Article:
Tony Gwynn Jr and Anisha Nicole — Meet Kids of the Late Baseball Hall of Famer Tony Gwynn

Behind the celebrated athlete, there was a doting father and loving husband that made sure that his children made the most out of the opportunities his successful career offered them.

The legend of the San Diego Padres, outfielder Tony Gwynn, who passed away from cancer in 2014 at the age of 54, is remembered for his legacy in the world of professional baseball, retiring in 2001 after 20 years with the team.

A Baseball Hall of Fame inductee since 2007, Tony was also a 15-time All-Star and an 8-time batting champ. He was recruited by the Padres in 1981, after excelling both in basketball and baseball as a college athlete.

Tony Gwynn #19 of the San Diego Padres during the 65th MLB All-Star game against the American League at Three Rivers Stadium on Tuesday, July 12, 1994 in Pittsburgh, Pennsylvania. I Image: Getty Images.

Tony Gwynn #19 of the San Diego Padres during the 65th MLB All-Star game against the American League at Three Rivers Stadium on Tuesday, July 12, 1994 in Pittsburgh, Pennsylvania. I Image: Getty Images.

But beyond his brilliant career in Major League Baseball, he was a devoted family man, and along with his wife Alicia Gwynn, he built a beautiful family that keeps expanding thanks to grandchildren. Let’s meet them.

TONY GWYNN JR.

37-year-old Tony Gwynn Jr. is Tony’s only son, and the older of two children the Baseball Hall of Famer shared with his wife. Born in 1982, in Long Beach, California, Tony Jr. grew up to be a professional baseball player like his father.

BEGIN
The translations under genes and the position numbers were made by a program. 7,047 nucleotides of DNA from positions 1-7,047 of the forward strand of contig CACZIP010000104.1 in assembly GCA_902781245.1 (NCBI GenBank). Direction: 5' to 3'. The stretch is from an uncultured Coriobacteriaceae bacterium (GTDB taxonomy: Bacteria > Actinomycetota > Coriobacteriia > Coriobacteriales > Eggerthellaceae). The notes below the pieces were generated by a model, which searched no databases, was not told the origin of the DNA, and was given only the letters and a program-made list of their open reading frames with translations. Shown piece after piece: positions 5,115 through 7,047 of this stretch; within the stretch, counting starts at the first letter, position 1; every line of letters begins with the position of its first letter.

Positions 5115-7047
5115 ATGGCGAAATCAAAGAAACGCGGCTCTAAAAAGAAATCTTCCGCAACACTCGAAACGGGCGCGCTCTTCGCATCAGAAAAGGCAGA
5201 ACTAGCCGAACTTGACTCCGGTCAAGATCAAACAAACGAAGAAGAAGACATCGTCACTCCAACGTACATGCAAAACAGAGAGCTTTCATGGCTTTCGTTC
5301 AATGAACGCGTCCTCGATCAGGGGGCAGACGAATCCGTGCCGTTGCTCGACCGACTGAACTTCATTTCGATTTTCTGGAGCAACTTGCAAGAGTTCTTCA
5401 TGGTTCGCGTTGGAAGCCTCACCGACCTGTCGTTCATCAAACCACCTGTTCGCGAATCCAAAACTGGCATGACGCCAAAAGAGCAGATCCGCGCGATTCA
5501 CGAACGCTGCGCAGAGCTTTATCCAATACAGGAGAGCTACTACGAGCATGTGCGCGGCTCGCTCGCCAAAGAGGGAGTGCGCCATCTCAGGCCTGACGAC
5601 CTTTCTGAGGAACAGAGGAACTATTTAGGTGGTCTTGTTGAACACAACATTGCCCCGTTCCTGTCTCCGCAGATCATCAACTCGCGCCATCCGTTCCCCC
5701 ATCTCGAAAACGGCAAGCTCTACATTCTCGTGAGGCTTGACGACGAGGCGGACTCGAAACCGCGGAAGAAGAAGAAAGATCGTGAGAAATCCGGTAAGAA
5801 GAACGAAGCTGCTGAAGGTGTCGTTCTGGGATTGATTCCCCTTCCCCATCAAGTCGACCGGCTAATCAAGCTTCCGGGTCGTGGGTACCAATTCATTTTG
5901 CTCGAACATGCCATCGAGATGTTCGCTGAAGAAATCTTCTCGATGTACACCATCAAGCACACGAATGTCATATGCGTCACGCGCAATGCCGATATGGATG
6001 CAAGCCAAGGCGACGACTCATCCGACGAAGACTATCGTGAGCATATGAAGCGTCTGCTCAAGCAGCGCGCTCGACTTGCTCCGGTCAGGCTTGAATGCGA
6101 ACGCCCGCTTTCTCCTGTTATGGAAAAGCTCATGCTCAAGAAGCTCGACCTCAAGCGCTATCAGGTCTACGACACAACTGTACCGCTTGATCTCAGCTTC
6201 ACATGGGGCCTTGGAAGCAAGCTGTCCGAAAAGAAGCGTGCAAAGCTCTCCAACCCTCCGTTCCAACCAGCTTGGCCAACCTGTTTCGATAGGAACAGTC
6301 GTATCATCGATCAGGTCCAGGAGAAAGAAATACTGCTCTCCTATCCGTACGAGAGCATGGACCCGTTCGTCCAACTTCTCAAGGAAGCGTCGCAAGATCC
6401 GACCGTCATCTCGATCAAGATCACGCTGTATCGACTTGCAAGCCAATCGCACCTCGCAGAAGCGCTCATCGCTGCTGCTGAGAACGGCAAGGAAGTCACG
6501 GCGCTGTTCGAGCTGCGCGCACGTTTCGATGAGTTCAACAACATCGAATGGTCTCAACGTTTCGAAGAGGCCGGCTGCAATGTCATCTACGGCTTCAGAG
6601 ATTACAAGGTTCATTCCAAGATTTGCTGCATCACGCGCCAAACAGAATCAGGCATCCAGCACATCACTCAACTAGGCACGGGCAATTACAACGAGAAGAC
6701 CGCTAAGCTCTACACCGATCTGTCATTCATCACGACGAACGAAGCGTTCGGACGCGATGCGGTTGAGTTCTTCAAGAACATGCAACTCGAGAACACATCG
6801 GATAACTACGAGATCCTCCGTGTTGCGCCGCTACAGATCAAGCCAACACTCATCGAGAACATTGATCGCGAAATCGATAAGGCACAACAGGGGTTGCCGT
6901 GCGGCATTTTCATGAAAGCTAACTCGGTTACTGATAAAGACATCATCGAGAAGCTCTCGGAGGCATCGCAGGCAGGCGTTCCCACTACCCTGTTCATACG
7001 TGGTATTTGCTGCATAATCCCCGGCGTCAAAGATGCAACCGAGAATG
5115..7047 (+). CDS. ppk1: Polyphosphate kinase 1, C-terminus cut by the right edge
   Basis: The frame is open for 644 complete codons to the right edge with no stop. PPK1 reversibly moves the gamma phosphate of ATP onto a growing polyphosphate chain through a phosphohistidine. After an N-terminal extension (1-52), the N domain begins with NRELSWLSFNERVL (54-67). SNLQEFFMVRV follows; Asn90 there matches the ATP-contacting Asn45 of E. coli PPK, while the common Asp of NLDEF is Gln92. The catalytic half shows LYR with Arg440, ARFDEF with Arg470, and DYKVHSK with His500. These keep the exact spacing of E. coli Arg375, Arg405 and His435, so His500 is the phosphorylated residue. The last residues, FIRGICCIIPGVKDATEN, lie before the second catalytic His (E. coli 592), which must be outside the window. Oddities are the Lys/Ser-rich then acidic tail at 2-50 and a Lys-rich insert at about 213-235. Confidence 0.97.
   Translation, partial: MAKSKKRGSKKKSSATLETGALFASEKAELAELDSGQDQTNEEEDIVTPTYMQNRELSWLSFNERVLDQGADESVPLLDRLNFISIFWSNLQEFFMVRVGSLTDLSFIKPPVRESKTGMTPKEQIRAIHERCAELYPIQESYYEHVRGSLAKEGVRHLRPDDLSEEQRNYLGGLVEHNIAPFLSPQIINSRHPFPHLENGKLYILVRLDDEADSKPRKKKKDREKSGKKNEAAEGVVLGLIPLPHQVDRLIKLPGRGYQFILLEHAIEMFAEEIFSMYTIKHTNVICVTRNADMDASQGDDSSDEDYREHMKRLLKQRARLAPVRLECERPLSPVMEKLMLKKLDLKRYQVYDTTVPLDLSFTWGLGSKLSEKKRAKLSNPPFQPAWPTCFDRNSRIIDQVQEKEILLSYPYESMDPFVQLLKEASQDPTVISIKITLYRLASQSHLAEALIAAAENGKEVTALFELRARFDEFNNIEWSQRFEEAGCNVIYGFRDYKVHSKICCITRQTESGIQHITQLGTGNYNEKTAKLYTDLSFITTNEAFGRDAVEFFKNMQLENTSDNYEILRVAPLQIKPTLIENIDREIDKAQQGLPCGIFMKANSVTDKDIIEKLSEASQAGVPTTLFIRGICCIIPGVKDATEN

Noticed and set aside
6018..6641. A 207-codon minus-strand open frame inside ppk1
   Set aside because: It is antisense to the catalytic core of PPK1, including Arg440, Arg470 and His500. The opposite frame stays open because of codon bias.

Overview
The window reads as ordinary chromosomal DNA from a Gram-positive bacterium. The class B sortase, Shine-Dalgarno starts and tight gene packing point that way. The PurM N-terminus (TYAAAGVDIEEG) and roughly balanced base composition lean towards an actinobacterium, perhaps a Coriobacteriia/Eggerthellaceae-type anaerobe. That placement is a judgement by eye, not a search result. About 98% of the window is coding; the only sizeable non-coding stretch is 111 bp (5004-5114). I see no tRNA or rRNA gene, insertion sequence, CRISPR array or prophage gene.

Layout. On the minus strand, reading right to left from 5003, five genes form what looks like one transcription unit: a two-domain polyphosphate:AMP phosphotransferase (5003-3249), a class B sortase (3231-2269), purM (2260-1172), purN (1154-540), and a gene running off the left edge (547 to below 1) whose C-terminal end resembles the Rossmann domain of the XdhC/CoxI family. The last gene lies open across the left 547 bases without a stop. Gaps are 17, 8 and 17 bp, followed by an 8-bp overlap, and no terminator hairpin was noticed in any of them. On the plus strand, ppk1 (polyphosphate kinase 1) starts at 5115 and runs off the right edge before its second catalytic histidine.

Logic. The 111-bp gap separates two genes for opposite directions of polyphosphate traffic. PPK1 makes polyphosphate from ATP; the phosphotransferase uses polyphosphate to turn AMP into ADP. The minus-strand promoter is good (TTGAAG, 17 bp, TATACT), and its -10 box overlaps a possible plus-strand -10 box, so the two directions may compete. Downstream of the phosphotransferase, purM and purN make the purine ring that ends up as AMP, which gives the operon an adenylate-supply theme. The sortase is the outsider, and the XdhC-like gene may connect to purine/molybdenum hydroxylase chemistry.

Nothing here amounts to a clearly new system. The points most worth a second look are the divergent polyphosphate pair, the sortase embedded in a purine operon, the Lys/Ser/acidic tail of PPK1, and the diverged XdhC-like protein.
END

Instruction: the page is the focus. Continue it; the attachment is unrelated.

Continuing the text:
Tony Jr. was interested in sports since a young age, and he was open about wanting to follow his father's steps to pursue a career in baseball, serving as batboy for the San Diego Padres since his early teens.

In 1995, when Tony Jr. was 12, the father and son were interviewed for News 8, and the interviewer, Rick Powers, had no doubt that the teenager had a bright future in the MLB.

“It’s a matter of keeping the grades up. If I can do that, yeah,” Tony Jr. said back then when he was asked about his plans to make baseball his profession.

“I don’t like to sit back and brag on my son, but he’s starting to make some strides of being the kind of player I think he wants to be,” Tony Sr. said about his son in the same interview.

Tony Jr. has acknowledged both his parents as fundamental influences that helped him become the adult he is today, stating in 2017 that while his father gave him a work ethic, his mother insisted on his education and taught him “how to behave.”

At age 23, Tony Jr. made it to the big leagues with the Milwaukee Brewers in 2006, and went on to have an 8-year career as an outfielder, also playing with the San Diego Padres, Los Angeles Dodgers, and Philadelphia Phillies. 

Tony Sr. earned the name of “Mr. Padre” and even though he passed away six years ago, he still remains a strong presence in the community of Poway, California, where he is remembered also as a family man.

In 2017, on the occasion of Tony Sr.’s 57th birthday, a statue of the baseball player carrying his daughter Alisha as a young girl was unveiled in the city.

Tony Jr. was there to represent his family, and he admitted that losing his father influenced his decision to return to San Diego to continue his career as a sports broadcaster, saying:

“You want to take advantage of all the time you have with family.”